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The Carletonian

The Carletonian

MIAC officially votes to expand non-traditional season

< months of discussion, deliberation and revision between MIAC institutions, the conference has officially voted to expand the non-traditional season. Through a series of meetings and votes that occurred last May, a new regulation was approved by all levels of the administration. Carleton’s Head Athletic Director, Gerald Young, was heavily involved throughout the entire process. At the initial conference meeting between MIAC schools, the original proposal was to adapt to the standard NCAA D3 regulation of 16 days of non-traditional practices with up to four hours per day for training during that timeframe.

This proposal, as Young stated, was a regulation that Carleton adamantly opposed. “It is just too much time for our student-athletes in a non-traditional setting,” Young said. A unique aspect about the Midwest conference is that it holds an hour rule for practice times, not a day rule. The MIAC’s regulation prior to the recent vote allowed for seven days, but schools began to realize that they were permitted to have up to four hours of non-traditional training during the seven-day period, equaling the potential for 28 hours of training if fully maximized. Going into the vote, Carleton strongly believed that the proposal of 16 days with up to four hours per day of training was too high for the school’s student-athletes.

The new rule on which the MIAC has officially come to an agreement includes an hour rule, allowing for a total of 30 hours in the non-traditional season. “So in reality, we have only actually increased the non-traditional season by two hours,” Young explained.

Now, coaches are able to spread the 30 hours over the course of the new 16 allowable days for training. This ability to stretch out the available hours in the given timeframe means teams can avoid feeling pressure to compress all their hours into a short seven-day window. For example, many administrators at different institutions were failing to realize that certain coaches were deciding to use the whole four hours available during the seven-day period, requiring athletes to participate in two full practices per day during the non-traditional season. While no rules were being broken, this was undoubtedly a strenuous requirement for student-athletes in a single day.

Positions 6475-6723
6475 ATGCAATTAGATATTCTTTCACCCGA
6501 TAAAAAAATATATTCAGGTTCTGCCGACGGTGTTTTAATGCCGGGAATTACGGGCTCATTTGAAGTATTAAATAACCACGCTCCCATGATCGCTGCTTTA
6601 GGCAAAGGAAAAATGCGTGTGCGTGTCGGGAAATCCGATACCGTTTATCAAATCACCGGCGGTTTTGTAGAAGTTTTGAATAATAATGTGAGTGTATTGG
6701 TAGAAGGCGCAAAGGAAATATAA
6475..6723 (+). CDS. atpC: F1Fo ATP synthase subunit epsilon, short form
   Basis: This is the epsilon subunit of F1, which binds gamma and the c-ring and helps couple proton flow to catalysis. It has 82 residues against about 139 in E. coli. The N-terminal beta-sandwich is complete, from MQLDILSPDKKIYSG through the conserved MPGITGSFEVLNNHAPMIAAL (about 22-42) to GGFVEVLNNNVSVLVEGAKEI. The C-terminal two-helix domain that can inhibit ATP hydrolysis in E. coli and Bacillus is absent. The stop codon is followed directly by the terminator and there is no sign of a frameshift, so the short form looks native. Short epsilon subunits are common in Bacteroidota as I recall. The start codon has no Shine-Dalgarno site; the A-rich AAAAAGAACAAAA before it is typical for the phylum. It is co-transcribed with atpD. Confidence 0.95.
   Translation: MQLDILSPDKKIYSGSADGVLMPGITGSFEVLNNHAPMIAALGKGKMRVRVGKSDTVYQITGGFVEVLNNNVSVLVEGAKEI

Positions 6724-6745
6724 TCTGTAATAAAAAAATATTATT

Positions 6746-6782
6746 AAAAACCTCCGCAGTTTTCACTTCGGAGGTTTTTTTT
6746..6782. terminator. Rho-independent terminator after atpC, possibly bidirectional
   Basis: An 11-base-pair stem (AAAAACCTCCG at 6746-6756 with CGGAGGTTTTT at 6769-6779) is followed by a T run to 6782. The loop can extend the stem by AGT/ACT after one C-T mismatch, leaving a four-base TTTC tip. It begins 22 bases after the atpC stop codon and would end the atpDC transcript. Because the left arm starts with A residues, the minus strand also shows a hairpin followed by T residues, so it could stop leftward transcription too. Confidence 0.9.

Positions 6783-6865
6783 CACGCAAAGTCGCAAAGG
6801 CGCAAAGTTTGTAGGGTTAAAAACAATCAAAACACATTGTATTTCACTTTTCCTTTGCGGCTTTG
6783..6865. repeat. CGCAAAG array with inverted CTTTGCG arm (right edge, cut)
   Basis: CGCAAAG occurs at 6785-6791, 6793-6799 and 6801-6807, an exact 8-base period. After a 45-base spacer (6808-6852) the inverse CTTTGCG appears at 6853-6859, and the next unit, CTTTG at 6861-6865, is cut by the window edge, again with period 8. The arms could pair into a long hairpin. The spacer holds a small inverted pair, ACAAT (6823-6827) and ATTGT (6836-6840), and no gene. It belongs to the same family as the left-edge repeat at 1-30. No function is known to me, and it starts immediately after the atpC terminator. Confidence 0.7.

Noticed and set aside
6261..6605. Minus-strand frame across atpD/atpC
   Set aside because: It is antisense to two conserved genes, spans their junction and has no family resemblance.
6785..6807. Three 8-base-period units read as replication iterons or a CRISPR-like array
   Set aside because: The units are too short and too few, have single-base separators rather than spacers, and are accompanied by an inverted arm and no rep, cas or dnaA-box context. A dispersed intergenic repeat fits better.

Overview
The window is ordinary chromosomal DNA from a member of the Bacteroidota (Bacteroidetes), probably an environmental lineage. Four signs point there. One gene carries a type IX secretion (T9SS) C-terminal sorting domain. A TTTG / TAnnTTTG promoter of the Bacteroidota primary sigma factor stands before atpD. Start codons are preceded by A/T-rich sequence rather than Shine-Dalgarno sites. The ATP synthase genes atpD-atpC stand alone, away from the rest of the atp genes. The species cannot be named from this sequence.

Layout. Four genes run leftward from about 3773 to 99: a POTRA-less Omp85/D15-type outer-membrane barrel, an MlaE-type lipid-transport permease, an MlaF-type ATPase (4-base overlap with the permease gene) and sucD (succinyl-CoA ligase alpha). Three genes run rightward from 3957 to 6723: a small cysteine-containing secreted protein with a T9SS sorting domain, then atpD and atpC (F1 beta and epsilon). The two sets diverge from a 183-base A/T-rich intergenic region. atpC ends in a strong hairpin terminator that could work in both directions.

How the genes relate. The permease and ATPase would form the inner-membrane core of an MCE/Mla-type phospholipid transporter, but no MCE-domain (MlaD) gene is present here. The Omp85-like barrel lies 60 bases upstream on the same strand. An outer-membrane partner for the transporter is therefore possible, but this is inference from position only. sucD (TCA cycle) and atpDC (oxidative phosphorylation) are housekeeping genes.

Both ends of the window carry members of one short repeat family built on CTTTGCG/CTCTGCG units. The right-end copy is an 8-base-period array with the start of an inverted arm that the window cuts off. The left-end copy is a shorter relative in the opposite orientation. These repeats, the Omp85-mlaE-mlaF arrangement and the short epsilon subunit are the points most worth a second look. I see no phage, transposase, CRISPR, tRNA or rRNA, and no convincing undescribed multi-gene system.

With the new regulation of 16 days and a restriction of 30 hours, Carleton feels more comfortable knowing coaches can schedule training over a lengthened period, avoiding the increased pressure on student-athletes to manage acompressed timeframe. Furthermore, this regulation does not mean the available hours must be spent strictly practicing. The 30 hours can be spent on team film, runs, pool workouts, yoga or any activity that each individual team feels necessary to develop their program.

The regulation initially passed through each institution’s athletic directors. As it made its way up to the Faculty Athletic Representatives and finally to the MIAC presidents, there were still lingering concerns. “It was decided that this new rule is actually only going to be a two-year pilot,” Young
explained. “After two years, we will have to reevaluate the rule and decide if it is something we want to continue to do.”

For the first vote, which proposed the standard NCAA 16 day and four-hour rule, Carleton was a definite “no” vote. For the newly proposed 30-hour total rule that has now been instated, Carleton was a “yes” vote. All MIAC schools were present at this vote, and while the vote was not unanimous, a large majority believed this new regulation was a fair compromise for the conference.

At Carleton, we are fortunate to have access to many facilities,so field space should not be a problem. However, conflicts regarding the availability of athletic trainers may arise, requiring teams to be more flexible toward the support staff. The greatest worry of all, from coaches to administration, is the affect regulation change will have directly on the players. “My biggest concern is always the amount of time we take away from our student athletes”, Young expressed. “We must make sure that we are maintaining a balance between academics and athletics.” At an institution like Carleton, supporting well-rounded student-athletes has historically been the accepted view and practice.

Once the two-year pilot is complete, the entire regulation for the non-traditional seasonwill be reassessed. There are many possibilities that could occur after reevaluation: this new regulation could be fully instituted, the MIAC could return to the previous seven-day regulation, the non-traditional season could be eliminated entirely, or a new regulation may be introduced. The reevaluation will include all MIAC institutions reconnecting to deliberate the effectiveness of the two-year pilot, which will likely include the perspectives of each school’s student-athlete body.

This new regulation is at each coach’s discretion, teams may use as little or as many of the 30 hours available participating in the type of activity they deem most beneficial. Young has confidence in the Carleton coaching staff and believes that the well-being of student-athletes will always be viewed as a top priority. In the most recent survey conducted last spring, student athletes did express interest in expanding the non-traditional season, so the climate among athletes has begun to shift over the years.

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